In a county where most options for grocery shopping are small, local markets or convenience stores, a collection of state agencies, including the Michigan Department of Agriculture and Rural Development and Michigan Department of Health and Human Services, with Schoolcraft County’s own Health, Environment and Planning Committee; Human Services Committee; and Committee on Aging have been working to ensure residents have access to healthy and affordable foods.
Moore said an aging population coupled with a sparsely inhabited county often means difficulty accessing not only groceries but also social events. “We want them to have access to food as another way to connect with people,” Moore said.
Programs like community meals for seniors and delivery services for groceries have helped older residents stay connected to the people around them. “And that’s socialization,” Moore said. “We know for a fact that that’s critical to keeping older populations from getting Alzheimer’s, from getting dementia and for protective factors that aren’t just the things you think about — hunger and nutrition also have mental health benefits.”
“We know as we age, our risk for hypertension, heart disease, diabetes, thyroid diseases grow,” Moore said. “We also know that diet affects things like cancer, so it’s critical for them to have a healthy life and a long life, and food is essential to that and essential to decreasing medical cases.”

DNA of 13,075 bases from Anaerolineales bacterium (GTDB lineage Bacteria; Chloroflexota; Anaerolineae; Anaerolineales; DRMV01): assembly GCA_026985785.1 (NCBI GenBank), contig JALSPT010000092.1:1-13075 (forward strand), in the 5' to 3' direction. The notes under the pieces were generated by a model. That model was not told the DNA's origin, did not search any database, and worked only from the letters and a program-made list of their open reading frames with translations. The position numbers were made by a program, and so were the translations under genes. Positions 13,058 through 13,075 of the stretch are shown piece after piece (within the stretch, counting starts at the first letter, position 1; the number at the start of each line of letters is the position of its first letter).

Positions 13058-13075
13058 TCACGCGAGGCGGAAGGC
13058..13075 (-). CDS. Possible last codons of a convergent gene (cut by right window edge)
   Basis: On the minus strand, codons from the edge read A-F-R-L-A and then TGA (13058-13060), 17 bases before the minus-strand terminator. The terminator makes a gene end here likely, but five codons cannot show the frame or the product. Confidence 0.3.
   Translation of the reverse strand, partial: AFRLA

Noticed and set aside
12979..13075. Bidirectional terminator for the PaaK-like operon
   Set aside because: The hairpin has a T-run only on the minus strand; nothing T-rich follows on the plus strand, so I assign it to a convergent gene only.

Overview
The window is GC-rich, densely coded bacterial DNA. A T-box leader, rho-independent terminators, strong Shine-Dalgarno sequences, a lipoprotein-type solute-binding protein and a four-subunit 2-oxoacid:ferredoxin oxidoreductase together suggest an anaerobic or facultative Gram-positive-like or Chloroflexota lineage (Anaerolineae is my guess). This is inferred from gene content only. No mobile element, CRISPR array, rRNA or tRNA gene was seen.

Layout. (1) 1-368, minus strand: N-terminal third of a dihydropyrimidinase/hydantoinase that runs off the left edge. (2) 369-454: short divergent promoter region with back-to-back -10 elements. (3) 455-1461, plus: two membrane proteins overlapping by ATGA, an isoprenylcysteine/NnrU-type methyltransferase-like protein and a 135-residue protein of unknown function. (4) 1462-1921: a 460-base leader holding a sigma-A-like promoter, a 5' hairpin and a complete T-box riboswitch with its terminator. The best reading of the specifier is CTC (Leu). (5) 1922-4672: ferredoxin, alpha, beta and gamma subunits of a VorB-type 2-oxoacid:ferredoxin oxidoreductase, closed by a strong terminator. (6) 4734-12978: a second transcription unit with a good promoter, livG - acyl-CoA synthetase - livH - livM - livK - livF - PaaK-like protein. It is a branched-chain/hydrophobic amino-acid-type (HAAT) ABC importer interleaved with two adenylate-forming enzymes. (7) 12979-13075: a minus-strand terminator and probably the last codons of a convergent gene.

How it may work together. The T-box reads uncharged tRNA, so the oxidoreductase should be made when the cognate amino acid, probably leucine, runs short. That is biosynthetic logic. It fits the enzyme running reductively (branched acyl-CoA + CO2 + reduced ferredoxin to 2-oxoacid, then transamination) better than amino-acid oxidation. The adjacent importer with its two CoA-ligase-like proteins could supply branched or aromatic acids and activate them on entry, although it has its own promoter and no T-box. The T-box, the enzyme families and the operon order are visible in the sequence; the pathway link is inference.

As to whether solutions lie in bringing shopping options like Meijer or Walmart to Schoolcraft, Moore said it’s more important to examine what kinds of programs can be tailored to fit the community’s needs.
“Big-box stores are never going to be sustainable programs,” Moore said. “So, what are the other options that the community would want?”
Moore is working with the community to figure that out.
This is part of a series of posts from students at the Michigan State University Journalism School. The students will be covering four counties around Michigan during the 2024 campaign for the Detroit Free Press working with the American Communities Project typology.